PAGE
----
Count me in on that up and down feeling in the journey back to balance. But I do feel the energy moving. The rhythm of the recipe is working. These blogs and everyone’s comments make my faith stronger and every now and then I know what recovery tastes like too!

  8. Ruthann says:

    In my darkest moments I often turn to Emily Dickinson’s poem
    Hope is the thing with feathers….I hope that it helps others who struggle with both faith and fear

    “Hope” is the thing with feathers –
    That perches in the soul-
    And sings the tune without the words-
    And never stops-at all-

    And sweetest -in the Gale-is heard-
    And sore must be the storm-
    That could abash the little Bird
    That kept so many warm-

    I’ve heard it in the chillest land-
    And on the strangest Sea-
    Yet-never- in Extremity,
    It asked a crumb-of me.

  9. Chris Meyer says:

    Wow, some of you guys actually have fluctuations in how you feel? Cool!!

    Love to all,

    Stagnant Old Chris

  10. Alison says:

    Love the affirmations .
    Thank you Howard so much.
    Best wishes to all

  11. Val Haynes says:

    Like Ruthann, I experience variability in symptoms as well. Invariably, whenever I think something is getting better, it gets worse. And this better/worse pattern continues for some time before there is a turning point. The best way I can explain it is that it’s a process. Howard’s ‘acceptance, surrender, gratitude’ formula can be hard to embrace in the face of repeated setbacks but those three things comprise the process and I’m sticking with it in the hope and expectation of ultimate recovery. It takes a long time to heal. I lost my sense of smell in 2006 and wasn’t diagnosed with Parkinson’s until 2015. A disease all those years in the making can’t be undone in a moment. Thank God for Howard and his Recipe. I would never have come up with a plan on my own.

  12. Raymond Noble says:

    Thank you again Howard for helping keep my fears away. Keep the faith folks. I am really enjoying doing the recipe and I am grateful that I found Howard after several nightmare months. Slow and steady wins the race.

  13. Dora says:

    Like someone said the other day: we need to embrace what is not so pleasant with what is without expectations but knowing that healing is occurring at a deeper level. Haola.

  14. Ola Stasiak-Brough says:

    Thank you Ruthann for raising the question, and thank you Howard for your powerful remedy of ‘acceptance, surrender and gratitude.’

    I used to be hypervigilant and attached to my PD symptoms … and I still can be if I allow my mind to take my moment/day over! When I am mindfully practicing acceptance, surrender and gratitude, for the moment I am not even aware if I have my symptoms, then the mind drives me again and I am back being extremely sensitive to my symptoms. I am practicing not to ask why and instead just be grateful that because of my symptoms I am changing and discovering simple joys of life and love!!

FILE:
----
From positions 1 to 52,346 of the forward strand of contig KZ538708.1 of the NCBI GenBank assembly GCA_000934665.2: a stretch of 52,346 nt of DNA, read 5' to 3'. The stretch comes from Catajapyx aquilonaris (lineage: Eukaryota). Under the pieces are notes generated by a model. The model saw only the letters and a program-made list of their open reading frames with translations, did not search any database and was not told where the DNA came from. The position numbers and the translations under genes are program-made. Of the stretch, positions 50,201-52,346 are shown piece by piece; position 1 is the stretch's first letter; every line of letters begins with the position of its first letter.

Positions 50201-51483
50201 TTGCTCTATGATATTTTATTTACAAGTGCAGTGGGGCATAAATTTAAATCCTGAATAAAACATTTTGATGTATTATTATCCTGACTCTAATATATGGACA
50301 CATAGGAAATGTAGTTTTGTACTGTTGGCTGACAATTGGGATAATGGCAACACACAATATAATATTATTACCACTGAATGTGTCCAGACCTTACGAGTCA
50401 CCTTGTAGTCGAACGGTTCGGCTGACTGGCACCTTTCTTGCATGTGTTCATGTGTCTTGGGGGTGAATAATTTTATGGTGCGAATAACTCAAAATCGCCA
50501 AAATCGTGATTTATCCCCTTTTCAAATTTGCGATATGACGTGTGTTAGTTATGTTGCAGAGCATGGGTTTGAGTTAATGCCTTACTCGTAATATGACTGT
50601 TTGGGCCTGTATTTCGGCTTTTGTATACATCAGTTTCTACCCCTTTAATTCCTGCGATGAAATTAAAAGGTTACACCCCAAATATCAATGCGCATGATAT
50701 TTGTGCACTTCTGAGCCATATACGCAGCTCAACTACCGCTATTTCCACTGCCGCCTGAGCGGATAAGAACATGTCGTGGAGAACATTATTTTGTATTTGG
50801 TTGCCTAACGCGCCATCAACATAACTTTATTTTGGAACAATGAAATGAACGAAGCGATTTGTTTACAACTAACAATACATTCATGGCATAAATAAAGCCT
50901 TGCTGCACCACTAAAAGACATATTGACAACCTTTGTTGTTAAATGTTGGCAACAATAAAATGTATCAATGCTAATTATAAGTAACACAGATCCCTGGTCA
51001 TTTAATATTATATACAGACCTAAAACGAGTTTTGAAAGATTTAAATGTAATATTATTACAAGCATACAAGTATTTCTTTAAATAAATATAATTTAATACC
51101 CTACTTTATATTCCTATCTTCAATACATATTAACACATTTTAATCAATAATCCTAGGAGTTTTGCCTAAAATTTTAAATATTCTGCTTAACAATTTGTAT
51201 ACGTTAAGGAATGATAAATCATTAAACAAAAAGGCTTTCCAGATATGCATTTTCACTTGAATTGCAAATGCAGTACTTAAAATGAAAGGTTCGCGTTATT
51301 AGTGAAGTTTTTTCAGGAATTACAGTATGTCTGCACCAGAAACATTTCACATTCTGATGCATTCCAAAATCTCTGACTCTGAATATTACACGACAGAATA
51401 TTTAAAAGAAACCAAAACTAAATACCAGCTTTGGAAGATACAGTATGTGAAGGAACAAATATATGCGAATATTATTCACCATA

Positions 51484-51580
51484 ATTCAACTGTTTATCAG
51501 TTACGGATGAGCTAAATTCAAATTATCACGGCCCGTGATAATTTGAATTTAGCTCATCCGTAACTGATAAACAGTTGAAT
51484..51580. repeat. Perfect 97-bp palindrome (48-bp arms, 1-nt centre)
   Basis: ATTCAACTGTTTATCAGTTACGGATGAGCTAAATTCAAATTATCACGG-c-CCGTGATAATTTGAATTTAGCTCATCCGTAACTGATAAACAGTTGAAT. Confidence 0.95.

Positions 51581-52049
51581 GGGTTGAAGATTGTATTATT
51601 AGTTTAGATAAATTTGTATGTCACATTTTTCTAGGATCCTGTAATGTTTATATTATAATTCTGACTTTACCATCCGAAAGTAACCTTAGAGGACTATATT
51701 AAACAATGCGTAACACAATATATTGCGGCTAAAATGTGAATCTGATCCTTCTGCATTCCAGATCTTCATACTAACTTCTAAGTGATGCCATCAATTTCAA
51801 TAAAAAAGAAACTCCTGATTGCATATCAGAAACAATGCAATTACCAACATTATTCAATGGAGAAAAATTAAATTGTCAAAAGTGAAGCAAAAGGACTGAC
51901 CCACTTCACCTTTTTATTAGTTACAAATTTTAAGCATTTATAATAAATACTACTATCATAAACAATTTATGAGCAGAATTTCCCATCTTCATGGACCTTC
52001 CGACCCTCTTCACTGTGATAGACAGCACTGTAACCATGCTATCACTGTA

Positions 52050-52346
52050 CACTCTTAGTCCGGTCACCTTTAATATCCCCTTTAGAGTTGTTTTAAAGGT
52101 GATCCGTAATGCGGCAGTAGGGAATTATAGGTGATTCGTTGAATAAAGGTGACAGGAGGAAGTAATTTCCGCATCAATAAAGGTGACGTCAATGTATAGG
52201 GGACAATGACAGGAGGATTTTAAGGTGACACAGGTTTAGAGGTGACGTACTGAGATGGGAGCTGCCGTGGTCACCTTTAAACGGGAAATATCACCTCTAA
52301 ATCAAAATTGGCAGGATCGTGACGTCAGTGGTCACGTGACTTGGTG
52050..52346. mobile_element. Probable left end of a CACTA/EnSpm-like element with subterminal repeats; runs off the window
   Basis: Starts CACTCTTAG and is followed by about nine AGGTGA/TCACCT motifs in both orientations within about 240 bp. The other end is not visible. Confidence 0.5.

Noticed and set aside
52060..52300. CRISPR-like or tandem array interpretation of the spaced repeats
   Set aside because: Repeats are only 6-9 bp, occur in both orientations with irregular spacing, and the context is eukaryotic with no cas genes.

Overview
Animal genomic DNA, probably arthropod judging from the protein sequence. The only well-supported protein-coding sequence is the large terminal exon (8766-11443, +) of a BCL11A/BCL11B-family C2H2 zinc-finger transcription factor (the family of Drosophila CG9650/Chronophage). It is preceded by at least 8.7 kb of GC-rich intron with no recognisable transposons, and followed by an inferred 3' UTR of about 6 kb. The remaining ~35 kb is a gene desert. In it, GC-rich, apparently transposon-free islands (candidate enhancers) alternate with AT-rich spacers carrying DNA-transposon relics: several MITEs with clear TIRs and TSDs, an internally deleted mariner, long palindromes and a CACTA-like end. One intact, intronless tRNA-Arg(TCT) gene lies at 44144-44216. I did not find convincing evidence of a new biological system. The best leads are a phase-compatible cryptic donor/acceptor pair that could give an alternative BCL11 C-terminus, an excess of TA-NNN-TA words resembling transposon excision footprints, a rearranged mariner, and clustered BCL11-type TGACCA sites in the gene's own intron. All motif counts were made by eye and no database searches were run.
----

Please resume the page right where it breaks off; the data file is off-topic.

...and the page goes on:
I am Worth It!!!
    We are Worth It!!! … and we are all closer to be free of PD!!!

    Much Love,


    • Karen says:

      Kevin, thank you for capturing something I have been experiencing but not seeing it. I feel so good doing the recipe and meditating. It is peace I feel and I did not realize it. Thank you. Karen from Wisconsin

  15. Kevin says:

    Thank you Howard. Ruthann is not alone in her questioning of the change of symptoms. Beginning to accept is the first step to quiet the mind. Surrendering and being grateful redirects the mind to positive thoughts with Faith. It is not always easy, but the reward is peace regardless of the outward symptoms. It sounds almost mystical, but hey, life can be a mystery. I am grateful Howard can be a guide through this part of our journeys.

  16. Mona in India says:

    Respected Howard sir,
    The 3 pearls given by you are surrender, acceptance and gratitude. When I am at low position of my PD symptoms, I try to practice surrender and acceptance. It requires a lot of efforts. When I am at a normal position, I practice gratitude. It helps to keep going with the recipe. It feels great to connect with fellow warriors and share experiences. Thanks for providing the common platform. Regards, Mona.

  17. Ashok says:

    Thank you Howard for helping all the warriors keep their spirits high!

  18. mayank Patel says:

    Acceptance Surrender and Gratitude is the master key to Final Recovery in my opinion. Practicing it leads to freedom from up and down of symptoms and brings to a steady smooth Recovery Phase. PD symptoms mainly controlled and governed by by mind, creating obstacles to Recovery.
    Practicing Acceptance Surrender and Gratitude just cools, calms and quiets mind totally, opening doors to full Recovery.
    This is what I believe experience under HOWARD’S coaching

  19. Rabindar says:

    I similarly have experienced the high and low of the symptoms, but my FAITH in the Recovery Exercises keeps me going. It is also the Acceptance, Surrender and Gratitude that driving me towards recovery.
    Thank you for the question and Howard for providing the positive response.